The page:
List {
      Text("Item 1")
      Text("Item 2")
      Text("Item 3")
    // To enable the inset style
    .environment(\.horizontalSizeClass, .regular)
    // To disable the inset style
    .environment(\.horizontalSizeClass, .compact)

    While I am not aware of any issues caused by this approach, I’d have preferred if Apple introduced a dedicated InsetGroupedListStyle or, even better, exposed the underlying ListStyle protocol instead.

  10. Embrace the Darkness

    Dark mode support for this website, fresh out of the oven.

    I have a soft spot for dark interfaces. So much so that the several instances I had to switch back to light mode while working on this made me feel inexplicably uncomfortable.

    Since I had already done the legwork of using CSS variable for the colors used throughout the site, it was relatively easy to implement this new dark theme. Here is the commit for those of you interested in the nitty-gritties.

    Currently the site takes the same appearance as the OS, but I am entertaining the idea of adding a manual toggle sometime down the road.

  11. Swift Server Work Group Annual Update 2019

    I absolutely love the work that the SSWG has been doing, and this annual update published by Tanner is a testament to this.

    The lack of consensus on how to write server-side Swift has been dividing its fledgling community; something that the SSWG has been working towards solving since its inception.

    I am hoping to be able to contribute more to this ecosystem, and I urge anyone who’s interested in making Swift more ubiquitous to do the same.

  12. As a developer, there are days when I feel fortunate to work with bleeding edge technology. It’s empowering, eye-opening, and above all, fun.

    Then there are days when I feel like I’m wasting a chunk of my life working with broken, undocumented, and unfinished tools that work against me at every turn.

    I’ve come to accept that living with this ebb and flow is an integral part of professional life in this field. But sometimes I can’t help but wonder if we can do without the high mental and emotional toll that comes with this churn.

  13. A Note About Assumed Audiences

    You might have noticed that I’ve been opening every Unredacted article with a sentence describing the assumed audience. The intention behind this is to help readers quickly determine if the content aligns with their interests, especially given the non-thematic nature of the blog.

    I first saw this pattern on Chris Krycho’s blog, and immediately fell in love with it. The ability to juggle between the generic and the specific, the momentous and the mundane, the subjective and the objective, is the main selling point of a personal blog. This editorial freedom, however, often comes at the price of readership loyalty.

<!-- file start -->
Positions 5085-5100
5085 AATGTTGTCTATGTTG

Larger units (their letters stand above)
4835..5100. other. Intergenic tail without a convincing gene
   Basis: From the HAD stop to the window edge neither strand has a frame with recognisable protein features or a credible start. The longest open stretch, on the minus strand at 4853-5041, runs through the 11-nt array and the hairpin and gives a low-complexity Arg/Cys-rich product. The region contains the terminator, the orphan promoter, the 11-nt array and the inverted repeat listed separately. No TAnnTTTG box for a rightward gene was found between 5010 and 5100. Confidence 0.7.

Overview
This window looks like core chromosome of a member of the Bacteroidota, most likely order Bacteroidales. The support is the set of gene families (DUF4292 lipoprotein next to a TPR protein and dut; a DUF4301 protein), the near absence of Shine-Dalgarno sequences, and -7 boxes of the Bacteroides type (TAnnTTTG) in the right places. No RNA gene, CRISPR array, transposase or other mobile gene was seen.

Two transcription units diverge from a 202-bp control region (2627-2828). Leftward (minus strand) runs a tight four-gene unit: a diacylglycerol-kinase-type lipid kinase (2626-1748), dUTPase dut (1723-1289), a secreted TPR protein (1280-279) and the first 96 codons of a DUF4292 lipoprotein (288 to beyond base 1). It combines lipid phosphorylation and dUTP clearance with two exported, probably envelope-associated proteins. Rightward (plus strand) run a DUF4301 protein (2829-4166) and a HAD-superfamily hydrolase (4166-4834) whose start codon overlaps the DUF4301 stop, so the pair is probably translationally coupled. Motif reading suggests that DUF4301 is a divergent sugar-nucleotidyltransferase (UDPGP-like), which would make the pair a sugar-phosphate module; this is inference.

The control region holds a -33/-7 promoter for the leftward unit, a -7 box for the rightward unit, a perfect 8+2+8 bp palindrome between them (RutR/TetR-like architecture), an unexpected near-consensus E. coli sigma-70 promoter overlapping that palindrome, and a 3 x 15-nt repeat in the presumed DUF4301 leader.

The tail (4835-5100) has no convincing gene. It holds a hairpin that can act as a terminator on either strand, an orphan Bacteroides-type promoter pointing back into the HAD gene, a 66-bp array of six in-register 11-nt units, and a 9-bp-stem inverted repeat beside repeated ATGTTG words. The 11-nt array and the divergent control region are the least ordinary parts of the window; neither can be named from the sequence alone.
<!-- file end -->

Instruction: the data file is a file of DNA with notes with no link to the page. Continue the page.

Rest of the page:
Adopting this habit as an author should in theory alleviate some of the burden on visitors, both new and returning, of figuring out whether the content matches their interests.

    Granted, it’s not an exact science, and I welcome everyone—especially the curious among you—to read past the disclaimer even when it doesn’t appear to be an exact match at first glance.

  14. Update About Nope & Syndicate

    Nope & Syndicate

    Since Safari 13 was released last week on macOS, I’ve been getting an unusually high amount of inquiries about the status of Nope and Syndicate. This is the TL;DR of the response I’ve been copy-pasting so far.

    I’ve been planning to update these extensions since the deprecation announcement, but I haven’t managed to find the time to do that yet. This means that users who relied on either will have to find alternatives in the AppStore.

    Both Nope and Syndicate are open-source and will remain so in future iterations. While I don’t have a concrete release window yet, I still believe in the importance of investing in open-source, community-driven browser extensions and content blockers.

  15. Sneak peek of something I’ve been working on this past couple of weeks.

    SwiftUI Directory

  16. Impressions from the Apple Event

    Some of my impressions from the Apple Event from last Tuesday:

    • The intro video was fun to watch, for once.
    • Tim skipped the numbers update this time around. Good riddance.